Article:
He left the colony on Sept. 1. 1513, accompanied by 190 Spaniards, 600 native porters and bloodhounds, which had come to be used in the fight against the natives. Balboa himself had a driving dog, which for its ferocity was more feared than twenty men. First we rowed along the shore towards the north-west to the point where the isthmus was heard to be the narrowest — but not as far as Colon — and we got guides to the primeval forest from a chief, Careta. The primeval forest is so dense on the isthmus that even today it is extremely difficult to walk across it. The leaf roof is so strong that not a single ray of sunlight can penetrate all the way to the ground, and there is a constant sweat and drizzle under it. Climbing plants and sedges wrap the gaps between the giants of the primeval forest into an impenetrable thicket. Here and there there was a forest with countless birds, insects, four-legged animals and reptiles, whose natural freedom had never been disturbed by man. Balboa and his troops pushed forward through the secret forest paths that the Indians used to take on their raids. The range of mountains across which the road ran was the domain of a hostile chief, and he tried, though in vain, to bar the Spaniards’ passage. Only in September 25 p. we came to the place where, according to the guides, the sea was supposed to be visible. Balboa climbed the mountain ahead of the others, because he wanted to be the first European to see the unknown sea. On the hill he fell on his knees, raised his hands to heaven, saluted the south, and thanked God and all the heavenly things with a devout heart that so great an honor had been bestowed on a cheap man like him. Then, beckoning with his hand, he called his companions to him and showed them the desired sea. Everyone fell on their knees and Balboa prayed to heaven, especially to the Virgin Mary, for a happy end to the attempt. He promised his soldiers bottomless riches when the new sea was reached. An altar was built on the mountain as a sign of the land impaling and the name of the King of Spain who landed on the side of the Pacific sea was carved into the trees, so that the afterlife would not claim that the brave expedition told lies. Many battles had to be fought on the way, but after happily enduring the last one, Balboa on September 29. 1513 arrived on the shores of the Pacific Ocean, plunged knee-deep into the sea with sword and flag in hand and solemnly declared all its lands, shores and islands from the North Pole to the South Pole to be the property of the King of Spain. He stayed for several weeks on the shores of the sea he had found, before setting out on his return journey, making small excursions in the boats of the natives, seeing pearls being fished and hearing of an island far away in the sea with an excellent yield of pearls. He was further told of a mighty kingdom in the south, with immense riches, ships, and beasts of burden; Judging from the clay figure shown, the load parties looked like a camel. The Spaniards thus got their first knowledge of Peru’s gold country and the llama, which is kept there as sheep on the mountain roads. These messages made the deepest impression on Pizarro, who, while serving Balboa, had gradually risen from a lowly soldier to an increasingly prominent position. saw pearls being fished for and heard of a pearl island far off in the sea with excellent harvests. He was further told of a mighty kingdom in the south, with immense riches, ships, and beasts of burden; Judging from the clay figure shown, the load parties looked like a camel. The Spaniards thus got their first knowledge of Peru’s gold country and the llama, which is kept there as sheep on the mountain roads. These messages made the deepest impression on Pizarro, who, while serving Balboa, had gradually risen from a lowly soldier to an increasingly prominent position. saw pearls being fished for and heard of a pearl island far off in the sea with excellent harvests. He was further told of a mighty kingdom in the south, with immense riches, ships, and beasts of burden; Judging from the clay figure shown, the load parties looked like a camel. The Spaniards thus got their first knowledge of Peru’s gold country and the llama, which is kept there as sheep on the mountain roads. These messages made the deepest impression on Pizarro, who, while serving Balboa, had gradually risen from a lowly soldier to an increasingly prominent position. The Spaniards thus got their first knowledge of Peru’s gold country and the llama, which is kept there as sheep on the mountain roads. These messages made the deepest impression on Pizarro, who, while serving Balboa, had gradually risen from a lowly soldier to an increasingly prominent position. The Spaniards thus got their first knowledge of Peru’s gold country and the llama, which is kept there as sheep on the mountain roads. These messages made the deepest impression on Pizarro, who, while serving Balboa, had gradually risen from a lowly soldier to an increasingly prominent position.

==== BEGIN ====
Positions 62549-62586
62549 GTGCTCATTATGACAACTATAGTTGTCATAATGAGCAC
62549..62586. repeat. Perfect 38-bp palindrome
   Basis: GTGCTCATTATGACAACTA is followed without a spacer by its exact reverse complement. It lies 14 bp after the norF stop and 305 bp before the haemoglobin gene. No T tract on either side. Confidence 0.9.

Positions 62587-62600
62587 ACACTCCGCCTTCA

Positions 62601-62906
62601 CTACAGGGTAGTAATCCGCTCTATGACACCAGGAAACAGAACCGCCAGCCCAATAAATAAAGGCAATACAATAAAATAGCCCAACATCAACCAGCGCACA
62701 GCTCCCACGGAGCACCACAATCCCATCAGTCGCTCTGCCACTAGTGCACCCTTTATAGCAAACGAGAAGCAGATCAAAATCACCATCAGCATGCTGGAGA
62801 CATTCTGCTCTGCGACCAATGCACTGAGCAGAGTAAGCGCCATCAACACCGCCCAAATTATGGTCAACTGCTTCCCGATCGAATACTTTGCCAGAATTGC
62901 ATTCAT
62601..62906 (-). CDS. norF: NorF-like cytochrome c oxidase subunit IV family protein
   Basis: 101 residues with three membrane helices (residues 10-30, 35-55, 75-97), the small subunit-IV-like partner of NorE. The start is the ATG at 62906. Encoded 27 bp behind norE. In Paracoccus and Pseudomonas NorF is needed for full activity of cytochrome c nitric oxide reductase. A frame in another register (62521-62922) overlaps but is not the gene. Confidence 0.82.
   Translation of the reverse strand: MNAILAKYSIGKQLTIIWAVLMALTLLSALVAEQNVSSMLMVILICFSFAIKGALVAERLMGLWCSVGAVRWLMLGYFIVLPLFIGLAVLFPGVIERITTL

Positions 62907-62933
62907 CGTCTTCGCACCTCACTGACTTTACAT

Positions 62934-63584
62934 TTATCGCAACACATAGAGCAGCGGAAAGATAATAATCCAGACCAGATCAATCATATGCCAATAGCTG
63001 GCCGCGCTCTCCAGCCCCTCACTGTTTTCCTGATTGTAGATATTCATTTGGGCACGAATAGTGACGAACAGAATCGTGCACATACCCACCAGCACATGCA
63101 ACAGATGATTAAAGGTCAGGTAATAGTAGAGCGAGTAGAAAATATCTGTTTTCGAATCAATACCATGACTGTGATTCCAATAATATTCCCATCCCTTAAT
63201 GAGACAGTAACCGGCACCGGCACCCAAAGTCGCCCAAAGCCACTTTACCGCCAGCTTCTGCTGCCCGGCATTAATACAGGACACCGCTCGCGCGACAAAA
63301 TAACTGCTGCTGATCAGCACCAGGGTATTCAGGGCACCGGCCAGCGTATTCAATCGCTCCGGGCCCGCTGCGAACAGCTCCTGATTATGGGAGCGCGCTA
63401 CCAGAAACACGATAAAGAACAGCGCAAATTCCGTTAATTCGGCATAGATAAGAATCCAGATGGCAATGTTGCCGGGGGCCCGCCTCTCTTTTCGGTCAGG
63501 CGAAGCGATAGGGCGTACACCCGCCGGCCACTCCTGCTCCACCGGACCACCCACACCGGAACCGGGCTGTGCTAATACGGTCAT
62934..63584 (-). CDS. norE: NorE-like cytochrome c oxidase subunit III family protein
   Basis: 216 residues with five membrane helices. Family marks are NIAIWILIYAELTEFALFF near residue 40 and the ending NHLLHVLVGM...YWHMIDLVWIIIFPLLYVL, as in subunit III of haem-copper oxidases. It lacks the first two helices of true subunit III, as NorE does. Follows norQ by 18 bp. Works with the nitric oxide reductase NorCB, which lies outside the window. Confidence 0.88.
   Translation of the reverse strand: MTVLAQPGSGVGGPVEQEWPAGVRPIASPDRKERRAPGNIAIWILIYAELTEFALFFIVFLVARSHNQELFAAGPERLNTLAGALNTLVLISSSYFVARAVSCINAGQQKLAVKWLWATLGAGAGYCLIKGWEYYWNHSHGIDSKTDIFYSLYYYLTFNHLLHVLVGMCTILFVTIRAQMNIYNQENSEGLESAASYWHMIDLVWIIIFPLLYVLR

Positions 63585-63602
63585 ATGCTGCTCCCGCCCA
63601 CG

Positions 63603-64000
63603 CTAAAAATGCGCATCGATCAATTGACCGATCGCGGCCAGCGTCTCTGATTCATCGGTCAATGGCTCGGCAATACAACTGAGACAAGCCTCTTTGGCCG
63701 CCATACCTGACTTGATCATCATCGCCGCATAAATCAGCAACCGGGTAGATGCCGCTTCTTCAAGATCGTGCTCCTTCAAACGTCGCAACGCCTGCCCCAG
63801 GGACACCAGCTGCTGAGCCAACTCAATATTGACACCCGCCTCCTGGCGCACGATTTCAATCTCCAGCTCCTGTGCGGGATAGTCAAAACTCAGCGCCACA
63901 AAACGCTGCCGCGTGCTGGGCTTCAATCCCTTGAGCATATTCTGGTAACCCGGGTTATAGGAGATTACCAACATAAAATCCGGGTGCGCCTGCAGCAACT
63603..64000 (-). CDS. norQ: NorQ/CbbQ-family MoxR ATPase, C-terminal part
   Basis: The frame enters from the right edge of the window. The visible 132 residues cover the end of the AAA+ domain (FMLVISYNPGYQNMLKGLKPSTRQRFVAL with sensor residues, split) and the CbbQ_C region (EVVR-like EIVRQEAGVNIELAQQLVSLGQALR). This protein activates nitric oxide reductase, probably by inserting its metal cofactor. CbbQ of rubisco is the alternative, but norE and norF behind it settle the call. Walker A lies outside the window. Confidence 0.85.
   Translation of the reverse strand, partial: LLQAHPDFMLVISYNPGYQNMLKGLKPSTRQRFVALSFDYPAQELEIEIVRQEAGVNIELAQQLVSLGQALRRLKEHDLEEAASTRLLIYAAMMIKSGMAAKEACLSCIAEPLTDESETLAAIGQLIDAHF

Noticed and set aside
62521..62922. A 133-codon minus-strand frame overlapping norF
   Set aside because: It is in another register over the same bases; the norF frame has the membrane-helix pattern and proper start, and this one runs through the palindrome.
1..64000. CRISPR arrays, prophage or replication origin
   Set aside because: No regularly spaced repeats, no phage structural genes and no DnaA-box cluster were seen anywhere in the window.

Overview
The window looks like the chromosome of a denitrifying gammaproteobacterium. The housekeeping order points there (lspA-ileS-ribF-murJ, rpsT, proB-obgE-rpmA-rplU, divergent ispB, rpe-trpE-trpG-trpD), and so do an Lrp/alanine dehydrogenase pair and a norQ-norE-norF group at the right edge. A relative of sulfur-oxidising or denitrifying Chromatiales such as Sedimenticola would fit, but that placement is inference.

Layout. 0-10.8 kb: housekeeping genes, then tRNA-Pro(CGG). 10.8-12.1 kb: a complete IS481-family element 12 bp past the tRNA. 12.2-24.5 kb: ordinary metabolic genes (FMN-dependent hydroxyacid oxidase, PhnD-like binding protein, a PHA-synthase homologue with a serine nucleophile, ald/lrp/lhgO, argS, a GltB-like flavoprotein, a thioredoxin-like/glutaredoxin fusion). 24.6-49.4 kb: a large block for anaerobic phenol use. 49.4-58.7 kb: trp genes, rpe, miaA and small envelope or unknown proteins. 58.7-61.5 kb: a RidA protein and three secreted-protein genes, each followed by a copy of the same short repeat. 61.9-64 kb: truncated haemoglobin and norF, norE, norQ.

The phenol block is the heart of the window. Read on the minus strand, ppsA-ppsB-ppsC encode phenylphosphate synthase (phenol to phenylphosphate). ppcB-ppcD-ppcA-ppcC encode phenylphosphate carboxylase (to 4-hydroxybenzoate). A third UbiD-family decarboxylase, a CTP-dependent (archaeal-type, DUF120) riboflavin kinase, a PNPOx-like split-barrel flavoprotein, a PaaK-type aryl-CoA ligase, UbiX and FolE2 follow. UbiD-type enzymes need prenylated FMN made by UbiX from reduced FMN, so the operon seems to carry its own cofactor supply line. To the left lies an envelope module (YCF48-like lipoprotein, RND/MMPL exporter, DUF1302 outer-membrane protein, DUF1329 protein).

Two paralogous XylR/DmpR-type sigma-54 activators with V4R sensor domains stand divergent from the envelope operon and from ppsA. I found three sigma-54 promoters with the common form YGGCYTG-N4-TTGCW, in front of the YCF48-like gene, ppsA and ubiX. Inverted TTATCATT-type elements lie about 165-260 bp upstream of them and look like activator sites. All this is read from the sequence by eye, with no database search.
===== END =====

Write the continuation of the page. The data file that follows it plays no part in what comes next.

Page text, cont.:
It wasn’t until the 3rd of November that Balboa set out on his return journey. He now took detours in order to extort gold from the inhabitants of the isthmus. Much cruelty was practiced. One chief along with three other chiefs were given to be torn apart by bloodhounds after all the gold had been extorted from him first. So much gold was collected that eventually the bearers couldn’t carry any more. And when the strength of the Spaniards began to wear out, Balboa returned to the village of Careta by the most direct route and arrived on January 19, 1514 back to his colony, Santa Maria del Antigua. Not a single Spaniard was lost on the trip.